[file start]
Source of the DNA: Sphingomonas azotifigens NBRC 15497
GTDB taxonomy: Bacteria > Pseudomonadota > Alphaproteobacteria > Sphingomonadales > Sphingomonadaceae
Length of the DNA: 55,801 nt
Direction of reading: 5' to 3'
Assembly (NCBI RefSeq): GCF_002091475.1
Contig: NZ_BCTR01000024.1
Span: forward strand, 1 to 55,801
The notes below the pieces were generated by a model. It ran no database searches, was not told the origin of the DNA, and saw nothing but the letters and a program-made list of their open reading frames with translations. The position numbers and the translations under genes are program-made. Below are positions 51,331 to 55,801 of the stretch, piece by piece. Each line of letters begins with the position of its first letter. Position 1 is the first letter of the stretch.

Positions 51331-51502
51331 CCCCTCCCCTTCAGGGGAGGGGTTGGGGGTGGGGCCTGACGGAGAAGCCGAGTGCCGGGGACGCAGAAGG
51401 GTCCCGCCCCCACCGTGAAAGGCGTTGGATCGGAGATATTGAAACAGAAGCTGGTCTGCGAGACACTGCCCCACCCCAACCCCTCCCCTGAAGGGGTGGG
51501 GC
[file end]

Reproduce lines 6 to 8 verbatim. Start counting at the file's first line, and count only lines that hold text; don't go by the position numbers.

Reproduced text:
Contig: NZ_BCTR01000024.1
Span: forward strand, 1 to 55,801
The notes below the pieces were generated by a model. It ran no database searches, was not told the origin of the DNA, and saw nothing but the letters and a program-made list of their open reading frames with translations. The position numbers and the translations under genes are program-made. Below are positions 51,331 to 55,801 of the stretch, piece by piece. Each line of letters begins with the position of its first letter. Position 1 is the first letter of the stretch.